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Plight of the Rohingya - Unwanted and Forgotten

Updated on June 27, 2013

The minority group you belong to, no longer is recognized by the state, your history, ancestry does not exist in the eyes of the state. You will be either sent to another country, or looked after by an international organization. You no longer belong to the country your people have lived in for hundreds of years. You have no rights, no property, and no say. This is the exact sentiments outlined recently in a speech by current Burma President Thein Sein, yet these words were not globally heard. Welcome to the world of the Rohingya, also known as, the world’s most forgotten people.

The Rohingya people were the original inhabitants of the Rakhine region prior to the annex in 1700, which brought them under Burmese rule. Conflict between the extremist Burmese and Rohingya have come and gone throughout the decades with only intermittent times of non-violence. This smoldering sectarian tension between the parties not interested in peace, or a resolution, eventually erupted in cataclysmic devastation in June 2012. In May 2012 a Buddhist woman was raped and murdered, 3 Muslim men were charged by the state, and a week later 10 men were murdered in a revenge killing. The events which proceeded were hidden from the world. The Burmese security forces known as “Nasaka” were recorded by news sources such as Al Jazeera, as shooting to kill. Riots in the streets broke out as houses were torched. These riots would now be known as the 2012 Rakhine State riots. The clamp down by the Nasaka forces and anti Rohingya, was brutal. Eye witness accounts, reported by media outlets such as Al Jazeera, have claimed widespread rape, torture, confiscation of property, arbitrary detention, and summary executions. Fast forward to August 2012 and the casualty count had climbed to over 80 with deaths on both sides. This number is hard to verify as bodies were moved by authorities and secretly buried.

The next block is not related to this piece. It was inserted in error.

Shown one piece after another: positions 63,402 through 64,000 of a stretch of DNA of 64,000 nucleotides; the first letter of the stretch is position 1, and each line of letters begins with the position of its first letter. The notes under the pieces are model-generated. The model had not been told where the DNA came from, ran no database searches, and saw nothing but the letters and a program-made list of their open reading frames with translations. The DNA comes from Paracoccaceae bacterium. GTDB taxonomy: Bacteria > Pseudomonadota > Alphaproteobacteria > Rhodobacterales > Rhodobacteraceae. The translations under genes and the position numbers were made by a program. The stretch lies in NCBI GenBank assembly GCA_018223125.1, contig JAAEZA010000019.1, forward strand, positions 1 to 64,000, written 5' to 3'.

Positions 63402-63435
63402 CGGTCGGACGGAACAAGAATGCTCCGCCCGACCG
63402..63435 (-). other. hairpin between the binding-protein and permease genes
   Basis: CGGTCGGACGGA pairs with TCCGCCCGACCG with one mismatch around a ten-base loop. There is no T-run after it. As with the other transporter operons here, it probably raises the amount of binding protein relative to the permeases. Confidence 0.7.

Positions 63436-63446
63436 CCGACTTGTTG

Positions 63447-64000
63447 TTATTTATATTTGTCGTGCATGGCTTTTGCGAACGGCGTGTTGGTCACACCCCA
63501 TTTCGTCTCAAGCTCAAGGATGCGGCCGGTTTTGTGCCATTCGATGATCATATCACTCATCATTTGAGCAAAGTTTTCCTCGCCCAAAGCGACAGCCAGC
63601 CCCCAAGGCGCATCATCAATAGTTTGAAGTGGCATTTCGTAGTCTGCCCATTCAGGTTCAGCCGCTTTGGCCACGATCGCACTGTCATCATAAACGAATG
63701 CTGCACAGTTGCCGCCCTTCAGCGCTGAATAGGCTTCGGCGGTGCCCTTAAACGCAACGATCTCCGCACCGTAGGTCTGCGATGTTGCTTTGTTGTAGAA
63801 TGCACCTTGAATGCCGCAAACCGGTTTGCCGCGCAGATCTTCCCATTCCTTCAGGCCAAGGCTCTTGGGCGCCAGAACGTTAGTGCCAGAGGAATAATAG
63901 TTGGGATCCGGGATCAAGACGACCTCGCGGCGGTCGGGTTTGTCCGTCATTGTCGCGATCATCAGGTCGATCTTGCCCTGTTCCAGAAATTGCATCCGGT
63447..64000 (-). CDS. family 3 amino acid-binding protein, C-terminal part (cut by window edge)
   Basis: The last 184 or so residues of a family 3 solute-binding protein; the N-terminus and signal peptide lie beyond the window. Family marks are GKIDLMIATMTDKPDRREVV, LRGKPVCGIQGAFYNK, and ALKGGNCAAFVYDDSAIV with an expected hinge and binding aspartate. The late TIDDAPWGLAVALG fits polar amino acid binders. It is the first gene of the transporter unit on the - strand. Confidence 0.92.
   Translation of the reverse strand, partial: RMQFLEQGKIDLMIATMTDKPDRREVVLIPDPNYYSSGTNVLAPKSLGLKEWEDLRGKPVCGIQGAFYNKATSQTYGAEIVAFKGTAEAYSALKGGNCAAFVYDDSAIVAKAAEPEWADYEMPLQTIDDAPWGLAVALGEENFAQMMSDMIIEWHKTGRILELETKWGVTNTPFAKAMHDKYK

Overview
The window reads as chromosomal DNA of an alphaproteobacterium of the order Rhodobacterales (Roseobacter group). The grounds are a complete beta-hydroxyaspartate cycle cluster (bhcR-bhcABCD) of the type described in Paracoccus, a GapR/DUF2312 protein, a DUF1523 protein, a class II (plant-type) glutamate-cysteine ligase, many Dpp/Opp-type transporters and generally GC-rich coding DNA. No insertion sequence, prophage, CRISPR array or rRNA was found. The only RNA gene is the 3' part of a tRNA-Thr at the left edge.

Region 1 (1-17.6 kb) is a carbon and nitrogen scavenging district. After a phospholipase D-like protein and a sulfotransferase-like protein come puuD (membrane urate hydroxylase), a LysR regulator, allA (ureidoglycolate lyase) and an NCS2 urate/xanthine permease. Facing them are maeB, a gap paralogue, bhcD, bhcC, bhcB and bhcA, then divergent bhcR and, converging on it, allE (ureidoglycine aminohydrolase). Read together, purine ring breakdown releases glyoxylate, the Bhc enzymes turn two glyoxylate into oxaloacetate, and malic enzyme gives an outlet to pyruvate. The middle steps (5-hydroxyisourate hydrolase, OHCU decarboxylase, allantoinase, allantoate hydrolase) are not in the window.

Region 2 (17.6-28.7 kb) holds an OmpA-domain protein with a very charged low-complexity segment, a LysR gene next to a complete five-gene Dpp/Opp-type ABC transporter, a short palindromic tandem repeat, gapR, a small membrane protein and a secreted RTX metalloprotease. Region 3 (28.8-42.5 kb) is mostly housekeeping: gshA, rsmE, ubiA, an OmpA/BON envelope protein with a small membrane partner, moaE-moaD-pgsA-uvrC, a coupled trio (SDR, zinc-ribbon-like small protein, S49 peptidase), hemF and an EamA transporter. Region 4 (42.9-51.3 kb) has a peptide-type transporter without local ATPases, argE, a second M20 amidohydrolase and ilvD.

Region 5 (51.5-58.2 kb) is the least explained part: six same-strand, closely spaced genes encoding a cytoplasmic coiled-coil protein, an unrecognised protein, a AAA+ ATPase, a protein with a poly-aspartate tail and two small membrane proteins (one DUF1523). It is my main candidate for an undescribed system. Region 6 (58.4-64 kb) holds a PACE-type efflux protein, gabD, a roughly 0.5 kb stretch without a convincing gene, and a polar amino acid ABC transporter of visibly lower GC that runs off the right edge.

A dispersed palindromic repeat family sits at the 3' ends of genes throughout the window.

This conflict has left the Rohingya with no other choice but to find refuge in neighboring Bangladesh. According to the United Nations in 2012 800,000 Rohingya remain in Burma. Today, 300,000 have risked life and limb to escape persecution, imprisonment and death to refugee camps in Bangladesh, where life is no better. These makeshift camps along the Bangladeshi-Burma boarder are not set up by the Bangladesh government and are not acknowledged. Officially, they are not tolerated and recognized. It is nearly impossible to film and send aid to these camps, because local aid agencies fear having the Rohingya kicked out of the camps, and shutting down the aid. Life in these camps are torturous, the Rhoingya are not allowed to work, go to school, or seek medical care. Food and aid is very scarce and they get by only by selling what they can, that includes themselves. Young girls have to result to selling sex, disease is rampant from lack of sanitation, and overall protection.

Analysis of this conflict is hard to comprehend, especially when Bangladesh refused the $33 million dollar for program assistance from the UN. The thought of an even more serious agenda surfaces. A term like genocide is usually reserved for the categorical and systematic extermination of a race. However, I will argue the definition can be stretched in circumstances where measures are being taken to prevent births of a certain minority group, denial of basic human alienable rights, denial of history, and land, a term like genocide is not unimaginable.

The conflict remains ongoing, and there is ever growing international discussion on the plight of the Rohingya. The plight is slowly making its way to mainstream news sources. As of March 2013 there are reports of further killing and riots in the western province of Burma. Amnesty International and Human Rights Watch have both issued statements calling for Burma to take action to protect the Rohingya Muslims against extremist Buddhists. One can only hope the international community will intervene and spread the fact that human life is sacred and precious, and we are all equally humans whether we act like it or not.


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